Featured Article:

Indoor Cycling Injuries in the news

By JoAnn Eickhoff-Shemek, Ph.D.

Fitness Law Academy, LLC


I am pleased to be able to bring you this article by JoAnn Eickhoff-Shemek. Dr. Eickhoff-Shemek is a well-known leader and authority in the Fitness Industry. She is an emeritus professor at the University of South Florida and is the lead author of Risk Management for Health/Fitness Professionals: Legal Issues and Strategies and a contributing author of The Australian Fitness Industry Risk Management Manual. Her latest project is a new Fitness Law Academy Newsletter designed specifically for fitness professionals. Today’s post is taken from the first issue of the newsletter so that you can see the quality of information that is now available to you and its FREE!.    Click here for your free subscription!   djc


7239621298_8c3d6a8ab0_z In July 2017, the New York Times published an article entitled “As Workouts Intensify, a Harmful Side Effect Grows More Common”– an article focusing on exertional rhabdomyolysis (rhabdo). This article summarized three rhabdo cases occurring after participation in high-intensity spin classes that were initially described by physicians in an article published in The American Journal of Medicine (1).

In these three cases, the patients experienced signs and symptoms of rhabdo 2-4 days after their spin class. In one case, the spinning class was only 15 minutes, and in another case, the patient experienced renal failure that required hemodialysis. The authors warn that high-intensity exercise in spinning classes can create significant risks, especially for the novice exerciser. They reported 46 similar cases in the medical literature with 42 of these occurring after the individual’s first spin class.

An interesting outcome of the New York Times article was the high number (827) of comments submitted by the readers. The comments were both positive and negative, with some reflecting a good understanding of exercise safety principles such as progression and overload and others complaining about instructors continually pushing their riders to exercise harder.

One reader commented:

Seems like if you’re paying for an exercise class you can expect the instructor to know something about exercise. They should be held accountable”.

Fitness instructors can and have been held accountable. Dr. JES has contributed to a case as an expert witness involving exertional rhabdo (and other severe injuries) that resulted after the plaintiff’s first indoor cycling class. There are many negligence cases against group exercise instructors and their employers. Employers are often named as defendants in negligence cases along with the instructor based on a legal doctrine called respondeat superior in which employers can be liable for the negligent conduct of their employees. This should be a strong incentive for managers and owners to hire only qualified and competent instructors.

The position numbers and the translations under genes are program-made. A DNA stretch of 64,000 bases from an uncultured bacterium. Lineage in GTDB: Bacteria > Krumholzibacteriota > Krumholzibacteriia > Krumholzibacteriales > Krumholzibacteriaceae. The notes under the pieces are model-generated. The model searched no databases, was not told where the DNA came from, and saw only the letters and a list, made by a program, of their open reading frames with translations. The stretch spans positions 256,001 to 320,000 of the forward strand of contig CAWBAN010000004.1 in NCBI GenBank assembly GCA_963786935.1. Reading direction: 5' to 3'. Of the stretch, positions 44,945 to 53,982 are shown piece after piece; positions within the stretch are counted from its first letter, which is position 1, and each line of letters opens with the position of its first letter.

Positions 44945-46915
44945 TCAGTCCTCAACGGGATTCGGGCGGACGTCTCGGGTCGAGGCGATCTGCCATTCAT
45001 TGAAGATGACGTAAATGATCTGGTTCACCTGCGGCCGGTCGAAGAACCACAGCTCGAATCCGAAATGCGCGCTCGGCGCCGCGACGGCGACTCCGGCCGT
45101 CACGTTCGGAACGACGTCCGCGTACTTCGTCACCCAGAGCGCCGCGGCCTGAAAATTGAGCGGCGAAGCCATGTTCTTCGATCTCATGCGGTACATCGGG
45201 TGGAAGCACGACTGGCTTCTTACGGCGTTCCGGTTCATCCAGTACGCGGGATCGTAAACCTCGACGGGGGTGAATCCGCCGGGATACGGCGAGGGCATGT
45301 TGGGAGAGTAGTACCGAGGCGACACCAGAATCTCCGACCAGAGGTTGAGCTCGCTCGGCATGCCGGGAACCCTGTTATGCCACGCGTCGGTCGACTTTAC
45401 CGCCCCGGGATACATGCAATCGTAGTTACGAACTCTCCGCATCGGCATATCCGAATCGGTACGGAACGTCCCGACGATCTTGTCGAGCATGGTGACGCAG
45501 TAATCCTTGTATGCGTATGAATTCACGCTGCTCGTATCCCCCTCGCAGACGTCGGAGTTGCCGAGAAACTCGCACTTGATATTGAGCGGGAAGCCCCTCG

Additional Injuries from Indoor Cycling Also Lead to Negligence Lawsuits

Other types of injuries also have occurred in indoor cycling classes. In Stelluti v. Casapenn Enterprises, LLC (2) and Scheck v. Soul Cycle East 83rd Street, LLC (3), the plaintiffs were injured in their first class when the instructors had them move from a seated position to a standing position. Stelluti suffered neck and back injuries when the handlebars disengaged because the pop pin was not secure – she fell forward with her feet remaining in the straps. Scheck suffered a torn quadriceps muscle in his right leg when the machine grabbed his leg while the pedals on the bike kept revolving with his feet strapped in.

In both cases, the instructors provided “some” instruction on how to use the bike but omitted important safety instructions. In Stelluti, the court ruled that the waiver signed by the plaintiff protected the defendants. In Scheck, the defendants argued that the plaintiff assumed the risks. However, the court did not agree and ruled that the instruction provided to Scheck did not include certain instructions that should be provided to new spinners, according to Soul Cycle training manual. For the “primary assumption of risk” defense to be effective, the plaintiff must fully understand, appreciate the risks and voluntarily assume them. Because the instruction provided to him was inadequate, especially given the fact he was a novice, he did not fully understand and appreciate the risks.

Can These Types of Indoor Cycling Injuries and Litigations Be Prevented?

Absolutely YES!  Instructors of group exercise programs need formal education in exercise science that includes practical training and evaluation of teaching abilities BEFORE becoming an exercise leader. It is doubtful in the above cases that the instructors completed such training but perhaps they possessed some type of certification. Employers need to realize that individuals that possess certifications are not necessarily qualified and competent – a much more thorough assessment of their knowledge and skills is needed in the interview process.


Legal/Risk Management Tip #1:

It is important to understand a legal doctrine called respondeat superior in which employers can be held liable for the negligent conduct of their employees.

Legal/Risk Management Tip #2: